Day 1: This’ll be fantastic. I get to stay inside and eat toast on a paper towel. Day 8: Engages in conversation with a lamp. @LizHackett
Jan. 19, 2022
If we have learned anything from the pandemic, it is how easy it is to become home bound when you don’t leave your house for an extended period of time. This is a problem for individuals with neurodevelopmental challenges with or without a pandemic raging in their communities. How do you get these individuals reintegrated into societal participation? Obviously, the best way to deal with this problem is to avoid it all together by staying active in the community. But individuals with neurodevelopmental challenges can become home bound quickly and we cannot change the past, we can only move forward. Here are some effective strategies for individuals who have slipped into this situation:
1. Set smaller, achievable goals to work toward your big goal of community participation. For example, start with a walk around the neighborhood. Transition to a drive outside of the neighborhood. Then, to a walk in a park that gets longer and longer as time goes by. Followed by a walk around a fair or event where more people are around. Moving from shorter activities that involve few people to longer activities with more people will likely be more successful than “cold turkey”.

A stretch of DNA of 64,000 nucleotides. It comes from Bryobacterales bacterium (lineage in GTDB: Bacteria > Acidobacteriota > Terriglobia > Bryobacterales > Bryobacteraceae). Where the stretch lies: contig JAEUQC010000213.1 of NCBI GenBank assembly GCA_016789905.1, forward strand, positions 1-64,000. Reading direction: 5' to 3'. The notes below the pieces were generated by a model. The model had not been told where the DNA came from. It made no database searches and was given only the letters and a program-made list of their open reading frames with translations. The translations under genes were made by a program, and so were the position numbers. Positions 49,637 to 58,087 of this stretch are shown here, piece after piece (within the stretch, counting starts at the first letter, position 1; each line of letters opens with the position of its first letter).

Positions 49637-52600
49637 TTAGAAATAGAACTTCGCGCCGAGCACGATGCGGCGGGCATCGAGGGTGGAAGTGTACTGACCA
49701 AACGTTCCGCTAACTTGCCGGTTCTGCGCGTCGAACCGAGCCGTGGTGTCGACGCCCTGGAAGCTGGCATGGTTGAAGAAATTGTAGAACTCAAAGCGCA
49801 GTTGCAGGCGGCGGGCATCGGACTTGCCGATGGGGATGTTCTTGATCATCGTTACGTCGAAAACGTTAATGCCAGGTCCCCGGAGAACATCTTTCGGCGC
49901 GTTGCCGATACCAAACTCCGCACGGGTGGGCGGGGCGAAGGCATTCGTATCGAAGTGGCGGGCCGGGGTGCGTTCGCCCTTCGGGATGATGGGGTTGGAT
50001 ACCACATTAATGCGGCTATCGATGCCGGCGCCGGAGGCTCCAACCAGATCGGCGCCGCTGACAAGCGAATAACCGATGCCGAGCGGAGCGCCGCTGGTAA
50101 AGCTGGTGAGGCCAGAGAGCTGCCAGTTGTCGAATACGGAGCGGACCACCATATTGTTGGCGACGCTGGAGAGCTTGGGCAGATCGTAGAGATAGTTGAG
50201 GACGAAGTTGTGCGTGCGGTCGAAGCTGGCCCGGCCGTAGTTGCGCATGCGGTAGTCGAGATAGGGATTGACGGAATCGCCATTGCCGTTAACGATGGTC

2. Social Stories™ explaining what will happen, how long it will last, who will be there and social expectations can also help to ease the discomfort of not being able to control everything the way you can in your home or in an online environment.
3. Positive reinforcement. Verbal praise for small accomplishments is helpful to all of us. More tangible positive reinforcement might also be helpful. A favorite or special food often makes an activity more enjoyable. A token economy where one earns stickers or tokens for leaving the house can also help. Once a certain amount is earned, the individual can purchase a special toy or participate in an activity they find reinforcing.
4. “Contracts” that involve the person saying how frequently they agree to go to activities outside the house can be referred to when a person might resist the outing in the moment.
Expect this process to take some time. The longer the person has been isolating the longer it will take to change that behavior. While it does not always hold true, I have found that often the amount of time the individual has been participating in the undesired behavior is the same amount of time it will take to change the behavior. If an individual has been isolating for two years, we should expect it to take two years for them to change that behavior.